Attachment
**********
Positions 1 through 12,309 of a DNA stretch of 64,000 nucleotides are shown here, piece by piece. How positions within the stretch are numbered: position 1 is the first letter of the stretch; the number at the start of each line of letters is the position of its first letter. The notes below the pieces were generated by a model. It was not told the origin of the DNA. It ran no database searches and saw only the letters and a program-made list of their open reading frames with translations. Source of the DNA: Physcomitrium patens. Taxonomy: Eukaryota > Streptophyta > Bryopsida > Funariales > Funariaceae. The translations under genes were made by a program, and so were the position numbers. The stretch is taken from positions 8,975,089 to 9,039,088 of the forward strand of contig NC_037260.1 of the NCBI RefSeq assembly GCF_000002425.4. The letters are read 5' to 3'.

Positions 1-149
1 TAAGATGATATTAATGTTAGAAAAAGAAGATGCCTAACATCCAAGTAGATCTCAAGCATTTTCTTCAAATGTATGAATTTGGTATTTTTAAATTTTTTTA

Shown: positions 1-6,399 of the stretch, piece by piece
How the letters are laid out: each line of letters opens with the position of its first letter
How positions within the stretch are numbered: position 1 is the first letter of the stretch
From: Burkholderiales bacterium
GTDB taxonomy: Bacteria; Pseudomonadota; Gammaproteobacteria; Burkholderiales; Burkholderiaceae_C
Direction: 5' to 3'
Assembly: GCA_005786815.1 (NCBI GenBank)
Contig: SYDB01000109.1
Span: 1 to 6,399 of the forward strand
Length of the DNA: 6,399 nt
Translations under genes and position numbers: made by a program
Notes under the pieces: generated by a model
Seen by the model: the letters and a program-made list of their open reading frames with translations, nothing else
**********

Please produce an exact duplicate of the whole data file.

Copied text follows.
Positions 1 through 12,309 of a DNA stretch of 64,000 nucleotides are shown here, piece by piece. How positions within the stretch are numbered: position 1 is the first letter of the stretch; the number at the start of each line of letters is the position of its first letter. The notes below the pieces were generated by a model. It was not told the origin of the DNA. It ran no database searches and saw only the letters and a program-made list of their open reading frames with translations. Source of the DNA: Physcomitrium patens. Taxonomy: Eukaryota > Streptophyta > Bryopsida > Funariales > Funariaceae. The translations under genes were made by a program, and so were the position numbers. The stretch is taken from positions 8,975,089 to 9,039,088 of the forward strand of contig NC_037260.1 of the NCBI RefSeq assembly GCF_000002425.4. The letters are read 5' to 3'.

Positions 1-149
1 TAAGATGATATTAATGTTAGAAAAAGAAGATGCCTAACATCCAAGTAGATCTCAAGCATTTTCTTCAAATGTATGAATTTGGTATTTTTAAATTTTTTTA

Shown: positions 1-6,399 of the stretch, piece by piece
How the letters are laid out: each line of letters opens with the position of its first letter
How positions within the stretch are numbered: position 1 is the first letter of the stretch
From: Burkholderiales bacterium
GTDB taxonomy: Bacteria; Pseudomonadota; Gammaproteobacteria; Burkholderiales; Burkholderiaceae_C
Direction: 5' to 3'
Assembly: GCA_005786815.1 (NCBI GenBank)
Contig: SYDB01000109.1
Span: 1 to 6,399 of the forward strand
Length of the DNA: 6,399 nt
Translations under genes and position numbers: made by a program
Notes under the pieces: generated by a model
Seen by the model: the letters and a program-made list of their open reading frames with translations, nothing else